2. Bandwidth Scalability for Selfhosted Media (Especially Live Streams)

aka: "how 2 self-host twitch.tv on potato internet"

diagram showing a a peer-to-peer (p2p) video streaming network. The data starts on the streaming PC in your house, and from there, Tuber distributes it to a Tuber Booster running in your friend's house. The two tubers running on home servers distribute the video stream directly to viewers who are on LTE/5G connections, because LTE/5G is incompatible with the WebRTC features we need for P2P distribution. The tubers running on home servers also directly distribute the video to the viewers who have the fastest internet connections. Then the viewers with fast internet connections distribute the video to the viewers who have slower internet connections. Finally, any request for video that cannot be handled in time by a viewer is handled directly by the tubers running on the home servers.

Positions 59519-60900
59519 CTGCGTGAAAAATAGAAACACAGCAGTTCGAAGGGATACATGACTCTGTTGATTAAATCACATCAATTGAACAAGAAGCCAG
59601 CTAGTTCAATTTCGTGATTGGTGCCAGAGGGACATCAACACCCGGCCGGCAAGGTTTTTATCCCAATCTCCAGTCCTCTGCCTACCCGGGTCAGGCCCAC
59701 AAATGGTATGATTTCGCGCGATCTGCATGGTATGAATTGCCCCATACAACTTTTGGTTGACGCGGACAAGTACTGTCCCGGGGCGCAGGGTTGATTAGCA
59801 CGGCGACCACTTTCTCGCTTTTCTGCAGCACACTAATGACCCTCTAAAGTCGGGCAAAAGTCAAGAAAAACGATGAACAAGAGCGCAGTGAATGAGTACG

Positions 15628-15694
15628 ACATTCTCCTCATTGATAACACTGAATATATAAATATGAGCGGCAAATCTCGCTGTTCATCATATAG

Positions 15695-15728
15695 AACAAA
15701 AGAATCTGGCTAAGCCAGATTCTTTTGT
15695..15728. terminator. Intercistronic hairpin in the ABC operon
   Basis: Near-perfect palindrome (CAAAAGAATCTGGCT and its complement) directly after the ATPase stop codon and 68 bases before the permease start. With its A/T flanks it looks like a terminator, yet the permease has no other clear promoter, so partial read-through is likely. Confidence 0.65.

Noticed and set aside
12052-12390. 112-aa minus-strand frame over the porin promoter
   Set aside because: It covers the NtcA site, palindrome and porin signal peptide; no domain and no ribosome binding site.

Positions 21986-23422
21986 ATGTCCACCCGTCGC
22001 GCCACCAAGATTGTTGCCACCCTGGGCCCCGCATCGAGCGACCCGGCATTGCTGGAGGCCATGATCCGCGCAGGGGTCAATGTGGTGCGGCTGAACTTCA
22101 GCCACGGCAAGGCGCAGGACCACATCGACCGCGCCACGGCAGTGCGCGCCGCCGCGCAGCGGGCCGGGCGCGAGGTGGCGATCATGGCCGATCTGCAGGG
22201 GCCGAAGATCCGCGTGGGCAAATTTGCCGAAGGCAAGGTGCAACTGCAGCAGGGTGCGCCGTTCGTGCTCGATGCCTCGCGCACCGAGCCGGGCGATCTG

The Novage/p2p-media-loader and WebTorrent projects got me excited about P2P content distribution, where the origin server may not even need to handle all the content requests from all the web surfers any more.

If a large portion of your website's bandwidth is related to the same file (or set of files), and multiple website visitors are typically accessing that content at the same time, then Tuber should be able to expand your ability to distribute content well beyond your home server's upload speed limit.

Live video streaming is a perfect example of this. Live video is usually delivered to web browsers in chunks via formats like HLS. When you're streaming, every time your streaming PC produces the next chunk of video, each viewer will need a copy of it ASAP. If your stream gets popular, then trying to upload all those video chunks to each viewer individually will saturate your internet connection and eventually your viewers will see the stream start cutting out or go down entirely.